Governments world over are ingenious in inventing arguments in support of a policy and use all possible means at their command to defend its intended objectives behind the policy. The Indian government is no exception to this general rule as is evident in New Delhi’s handling of the Rohingyas crisis.
First, let us look at some facts. There are currently about 40,000 Rohingyas refugees in India of which 16000 are registered with the United Nation’s refugee agency. Rest of them are migrants. They are Muslims. They have fled from Myanmar’s Rakhine region face of persecution and violence and have settled in India. The Centre terms them “illegal”.
Union Home Minister Rajnath Singh said on 21 September that the Rohingyas are not refugees but illegal immigrants who would be deported. Rohingyas had entered India without following procedure and not one of them had applied for asylum, the Home Minister said at a seminar in the capital.
“To get the status, one needs to follow a certain process. None among them has followed that procedure”, he said even though the country’s apex court is hearing a case on the issue and is likely to come out with its judgement soon. In its affidavit in the Supreme Court, the BJP government has called Rohingyas a “security risk”. Deporting Rohingyas is an “executive policy” and the Supreme Court must not interfere, the Centre said in its written submission.
The affidavit further said: Some of the Rohingyas with a militant background are also found to be very active in Jammu, Delhi, Hyderabad and Mewat, and have been identified as having a very serious and potential threat” to national security.
“Many of the Rohingyas figure in the suspected sinster designs of Pakistan’s ISI and IS (Islamic State) and other extremist groups who want to achieve their ulterior motives in India including that of flaring communal and sectarian violence in sensitive areas of the country”, the affidavit states.
The affidavit has also pointed out that Rohingyas are a “serious potential threat and possibility of eruption of violence by the radicalized” elements against Buddhists in India.
There are already media reports that the Centre has asked state governments to identify Rohingyas and the BJP ruled state governments have already begun the process that would eventually lead to deportation if the Supreme Court does not restrain the Centre from doing so.
Former Jammu and Kashmir Chief Minister Omar Abdullah has said that the Centre’s stand on Rohingya Muslims are a security threat is a post 2014 development at least in his home state, where a large section of Rohingya refugees from Myanmar have been living for a long time is not justified. No such intelligence input ever came up for discussion in Unified HQ meetings, he stressed in his tweet immediately after the filing of the Centre’s affidavit in the apex court.
Rohingyas have faced several rounds of purges at the hand of Myanmar’s security regimes. There was hope that return of democratic government in Myanmar would end the persecution but instead of solving the problem of Rohingyas the government led by the party of Aung San Suu Kyi has been continuing with the old policy. Buddhist majority has been forcing the government to be tough on Rohingyas.
The issue of Rohingyas came in sharp focus after flow of Rohingyas increased in the wake of violent attacks by the Myanmar Armed forces increased. The United Nations has called it “ethnic cleansing. While majority of Rohingyas have fled to Bangladesh, India too has them.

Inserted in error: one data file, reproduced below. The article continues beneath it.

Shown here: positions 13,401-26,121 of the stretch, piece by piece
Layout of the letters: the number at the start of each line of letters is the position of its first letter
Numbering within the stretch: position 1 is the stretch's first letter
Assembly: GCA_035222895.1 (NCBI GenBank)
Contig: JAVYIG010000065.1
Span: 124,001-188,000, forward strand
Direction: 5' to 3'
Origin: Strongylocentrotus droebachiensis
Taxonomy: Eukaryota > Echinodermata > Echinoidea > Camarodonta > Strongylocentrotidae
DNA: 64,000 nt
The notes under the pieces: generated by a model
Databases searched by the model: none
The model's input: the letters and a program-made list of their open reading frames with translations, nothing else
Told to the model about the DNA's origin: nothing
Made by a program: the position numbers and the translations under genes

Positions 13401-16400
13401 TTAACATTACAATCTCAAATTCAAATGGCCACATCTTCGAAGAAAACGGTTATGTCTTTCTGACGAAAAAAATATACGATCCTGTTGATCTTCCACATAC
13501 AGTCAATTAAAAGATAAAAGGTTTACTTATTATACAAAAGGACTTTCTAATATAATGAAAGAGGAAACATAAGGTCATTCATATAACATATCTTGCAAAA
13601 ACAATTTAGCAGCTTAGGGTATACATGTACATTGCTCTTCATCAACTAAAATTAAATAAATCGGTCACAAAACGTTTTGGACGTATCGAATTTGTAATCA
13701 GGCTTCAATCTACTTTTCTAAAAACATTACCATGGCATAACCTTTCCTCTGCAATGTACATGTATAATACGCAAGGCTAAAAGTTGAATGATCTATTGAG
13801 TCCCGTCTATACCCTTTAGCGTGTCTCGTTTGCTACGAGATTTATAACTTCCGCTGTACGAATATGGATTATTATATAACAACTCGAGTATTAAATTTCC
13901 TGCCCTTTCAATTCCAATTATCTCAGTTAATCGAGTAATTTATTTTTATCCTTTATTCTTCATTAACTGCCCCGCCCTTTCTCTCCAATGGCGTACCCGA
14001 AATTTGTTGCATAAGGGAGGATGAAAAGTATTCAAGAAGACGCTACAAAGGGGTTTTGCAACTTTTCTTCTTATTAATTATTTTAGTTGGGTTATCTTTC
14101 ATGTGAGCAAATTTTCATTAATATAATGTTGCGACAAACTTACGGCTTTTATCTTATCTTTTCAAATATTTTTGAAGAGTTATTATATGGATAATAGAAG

There has been an influx of Rohingyas to Bangladesh. Myanmar does not recognize Rohigyas and has not granted them citizenship rights. Myanmar government calls Rohingyas as Bengalis completely overlooking the fact that Rohingyas have been living in Rakhine region for over 400 years.
The NDA government’s decision to deport “illegal” Rohingyas seems to be the part of an understanding arrived between India and Myanmar. In a give and take, New Delhi and Napyidaw have decided to take care of each other’s security concerns. There is a real problem related with deportation of Rohigyas. New Delhi cannot deport them to Myanmar since, Naypyidaw does not accept them as their citizens and Bangladesh would not have them. So where would they be dumped.
Despite the fact that India had to face problem of refugee’s right from the time of its independence existence in 1947, no government cared to frame a law to deal with the problem of refugees. In absence of a law of refugees, successive governments in New Delhi, until now, have dealt with the refugee question on case-to-case basis.
Tibetan refugees were given the Registration Certificates and the Identity Certificates. Refugees, who came from East Pakistan, were largely kept in camps and majority of them returned after Bangladesh came into existence. Illegal migration from Bangladesh has been continuing but there has been no policy to deal with the problem.
The Sri Lankan Tamils, who fled their country to escape persecution by the government forces when Colombo was dealing with the LTTE insurgency, were classified as “camp refuges” and “non-camp refuges”. There have been minority refugees-Hindus, Sikhs, Buddhists, Jains, Parsis and Christians-from Afghanistan, Bangladesh and Pakistan who have been allowed to stay in India on long-term visas.
India cannot remain oblivious of the miseries of Rohingyas. New Delhi should try to persuade Myanmar along with other countries to grant them citizenship. It would be wrong to abandon country’s traditional policy of accepting people in distress or persecuted at the hands of undemocratic and autocratic regimes.
At the same time, there is an urgent need to have a law in place that could deal with such problems in future.
Dr. Satish Misra is a Veteran Journalist & Research Associate with Observer Research Foundation.